The First Plug-in Battery Hydrogen Fuel Cell Electric Goes on Sale

This week Honda announced pricing for the CR-V e:FCEV, which is scheduled to go on sale in California (only) next month. In a first-ever technology pairing, Honda has mated plug-in battery electric and hydrogen fuel cell electric in the all-new 2025 CR-V e:FCEV. This breaks the norm of a fuel cell vehicle run solely on hydrogen. The e:FCEV advances the company’s zero emissions goals–100-percent of its vehicles will be battery electric or fuel cell electric models by 2040, and the company will reach carbon neutrality by 2050. Clean Fleet Report got a chance to give the model a short test drive recently ahead of the public launch.

Getting To Know the CR-V e:FCEV

2025 CR-V e:FCEV, plug-in hydrogen fuel cell electric vehicle, is essentially a CR-V Hybrid with the addition of plug-in charging and with hydrogen replacing gasoline. With a 270-mile all-electric driving range (AER) from the 92.2 kW electric motor fed with electricity created by the fuel cell, and up to 29 miles of range coming from the 17.7 kWh battery, this combination offers some interesting possibilities for California drivers.

Suble Differences outside; big ones inside

A chemical process employing oxygen and compressed hydrogen takes place in the fuel cell, creating electricity to power the motor and charge the lithium-ion battery. The by-product is water vapor that harmlessly drips from the tailpipe, making the e:FCEV a zero-emission vehicle. The fuel cell stack is a joint project between Honda and General Motors.

The e:FCEV’s plug-in battery charges in less than two hours with a Level 2 240V EV charger, or about 10 hours using a common 120V household plug. Level 3, DC Fast Charging is not available. Charging nightly and driving under 29 miles will mean less need for hydrogen fuel, which is currently available at one of about 50 stations in California.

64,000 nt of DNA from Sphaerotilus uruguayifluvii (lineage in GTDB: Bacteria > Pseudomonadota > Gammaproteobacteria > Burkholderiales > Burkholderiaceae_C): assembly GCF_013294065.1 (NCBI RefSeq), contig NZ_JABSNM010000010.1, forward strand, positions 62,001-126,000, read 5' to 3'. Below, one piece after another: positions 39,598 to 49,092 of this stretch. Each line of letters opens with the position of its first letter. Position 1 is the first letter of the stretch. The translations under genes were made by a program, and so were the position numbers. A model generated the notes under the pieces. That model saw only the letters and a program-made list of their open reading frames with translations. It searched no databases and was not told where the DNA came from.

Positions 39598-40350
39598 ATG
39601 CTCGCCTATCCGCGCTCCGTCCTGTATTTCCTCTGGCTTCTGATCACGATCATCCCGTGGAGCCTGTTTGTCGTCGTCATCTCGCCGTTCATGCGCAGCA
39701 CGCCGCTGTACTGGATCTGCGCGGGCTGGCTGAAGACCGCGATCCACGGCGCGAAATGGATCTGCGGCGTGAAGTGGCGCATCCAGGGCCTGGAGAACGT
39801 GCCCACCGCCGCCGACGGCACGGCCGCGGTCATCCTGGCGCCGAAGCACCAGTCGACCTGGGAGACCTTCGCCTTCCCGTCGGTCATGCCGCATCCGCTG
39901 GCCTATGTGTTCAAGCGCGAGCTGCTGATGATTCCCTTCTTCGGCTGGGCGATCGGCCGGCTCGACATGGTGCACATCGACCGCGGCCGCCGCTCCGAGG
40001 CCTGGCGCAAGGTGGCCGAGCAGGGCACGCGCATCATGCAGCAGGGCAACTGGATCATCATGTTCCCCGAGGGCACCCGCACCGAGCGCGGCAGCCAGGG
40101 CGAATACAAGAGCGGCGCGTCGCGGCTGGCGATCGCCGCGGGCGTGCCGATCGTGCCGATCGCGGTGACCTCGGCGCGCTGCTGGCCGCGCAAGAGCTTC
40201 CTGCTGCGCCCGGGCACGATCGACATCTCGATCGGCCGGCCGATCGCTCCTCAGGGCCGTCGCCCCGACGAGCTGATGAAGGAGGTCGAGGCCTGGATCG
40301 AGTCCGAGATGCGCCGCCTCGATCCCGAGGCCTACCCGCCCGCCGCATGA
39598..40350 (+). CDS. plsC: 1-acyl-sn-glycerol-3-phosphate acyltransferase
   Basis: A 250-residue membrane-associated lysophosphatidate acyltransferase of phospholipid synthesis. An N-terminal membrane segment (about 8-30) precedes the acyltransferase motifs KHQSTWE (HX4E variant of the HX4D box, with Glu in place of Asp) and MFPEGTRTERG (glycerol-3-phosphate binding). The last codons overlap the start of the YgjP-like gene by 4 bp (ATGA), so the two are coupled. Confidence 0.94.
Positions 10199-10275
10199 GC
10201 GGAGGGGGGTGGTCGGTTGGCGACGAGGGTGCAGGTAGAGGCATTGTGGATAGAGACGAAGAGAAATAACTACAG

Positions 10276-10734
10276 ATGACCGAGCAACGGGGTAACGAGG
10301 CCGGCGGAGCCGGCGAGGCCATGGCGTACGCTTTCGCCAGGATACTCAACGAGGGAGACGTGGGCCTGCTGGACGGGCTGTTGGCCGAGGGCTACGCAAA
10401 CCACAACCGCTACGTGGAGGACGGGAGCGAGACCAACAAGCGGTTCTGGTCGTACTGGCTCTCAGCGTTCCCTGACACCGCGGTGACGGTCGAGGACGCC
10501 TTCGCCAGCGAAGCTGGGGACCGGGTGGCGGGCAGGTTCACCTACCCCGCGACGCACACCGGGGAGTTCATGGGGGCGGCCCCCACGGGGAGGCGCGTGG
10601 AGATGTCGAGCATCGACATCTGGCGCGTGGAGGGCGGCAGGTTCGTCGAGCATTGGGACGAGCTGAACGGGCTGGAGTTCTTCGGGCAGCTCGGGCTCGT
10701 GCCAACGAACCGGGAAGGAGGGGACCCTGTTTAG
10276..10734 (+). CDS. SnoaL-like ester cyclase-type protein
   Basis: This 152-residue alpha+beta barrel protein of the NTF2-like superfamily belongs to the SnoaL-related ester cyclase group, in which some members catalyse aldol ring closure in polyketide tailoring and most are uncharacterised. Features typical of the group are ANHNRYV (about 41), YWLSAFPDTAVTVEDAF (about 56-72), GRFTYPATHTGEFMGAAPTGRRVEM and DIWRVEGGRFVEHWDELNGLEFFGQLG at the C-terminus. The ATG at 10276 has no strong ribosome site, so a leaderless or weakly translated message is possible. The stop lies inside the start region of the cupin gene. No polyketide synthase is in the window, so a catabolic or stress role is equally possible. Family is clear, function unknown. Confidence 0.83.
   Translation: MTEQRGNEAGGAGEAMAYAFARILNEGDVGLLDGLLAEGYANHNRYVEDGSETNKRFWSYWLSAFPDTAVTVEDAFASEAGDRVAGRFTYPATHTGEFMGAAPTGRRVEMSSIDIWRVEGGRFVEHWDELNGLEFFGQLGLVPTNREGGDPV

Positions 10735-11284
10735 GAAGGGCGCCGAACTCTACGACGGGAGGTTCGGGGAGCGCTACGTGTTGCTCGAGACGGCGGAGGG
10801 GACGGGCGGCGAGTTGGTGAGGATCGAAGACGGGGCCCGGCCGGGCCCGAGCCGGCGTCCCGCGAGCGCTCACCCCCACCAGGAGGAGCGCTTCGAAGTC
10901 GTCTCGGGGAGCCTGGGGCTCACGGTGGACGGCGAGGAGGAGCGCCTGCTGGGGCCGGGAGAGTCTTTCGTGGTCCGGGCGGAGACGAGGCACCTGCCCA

Fuel economy is measured as MPGe (miles per gallon equivalent). The CR-V is rated at 61 MPGe city/52 highway/57 combined using a combination of the electric battery and compressed hydrogen fuel. MPGe is a measurement of how far a car can travel electrically, on the same amount of energy as is contained in one gallon of gasoline.

The closest comparisons for hydrogen-only cars are the Toyota Mirai and Hyundai Nexo, but there are no direct competitors using this unique combination technology.

Priced to move


Available in one trim level and for lease only, the 2025 CR-V e:FCEV is priced at $50,000 (about $10,000 more than the top trim level gas CR-V Hybrid), which includes the mandatory $1,350 delivery and handling fee. It will qualify for federal and California tax credits, as well as the coveted HOV sticker that allows for a single driver to use the carpool lane. See your tax advisor before visiting your local Honda dealer. Three lease plans will be offered:

  • $489/month for two years
  • $459/month for three years
  • $389/month for six years
  • All plans have $2,959 due at signing, allow for 12,000 miles per year (except the two-year term that allows 60,000 miles) and provide $15,000 per year in credit for hydrogen fueling (the two-year term has a $25,000 credit).

Drives Likes a Crossover (Because it is a crossover!)

Our time behind the wheel was on city streets and parkways, spiced-up a bit with some twisties to attack. Honda is not marketing the e:FCEV as a sport compact crossover, but it held its own nicely as we carved a two-lane country road, following alongside a river that was lined with California oak trees. The front-wheel drive e:FCEV with 235/60 all-season tires on 18-inch wheels, has a MacPherson strut front and multilink rear suspension that has been re-tuned for the e:FCEV. Additional suspension tweaks include specific springs, amplitude-sensitive dampers and stabilizer bars front and rear to optimize responsiveness.

The e:FCEV drives likes a very competent, gasoline or gasoline-electric hybrid crossover, with its  electric drivetrain only making it smoother and quieter.

The e:FCEV’s performance from the 174 horsepower electric motor with 229 pound-feet of torque produces an 8.5 second 0-60 mph time. While not fast by EV standards, it will get the job done for entering freeways, which is what the e:FCEV will be doing a lot of as it will only be leased in California when it hits dealers in July.

On par performance for this class

The drive modes are Normal, Econ, Sport and Snow, with Normal and Sport our favorites for accelerator feel and performance. Extended 65+ mph cruising is when Econ would be considered, but know the accelerator pedal is dumbed-down a bit and the A/C doesn’t run at full pop, both of which are compromises for getting more range.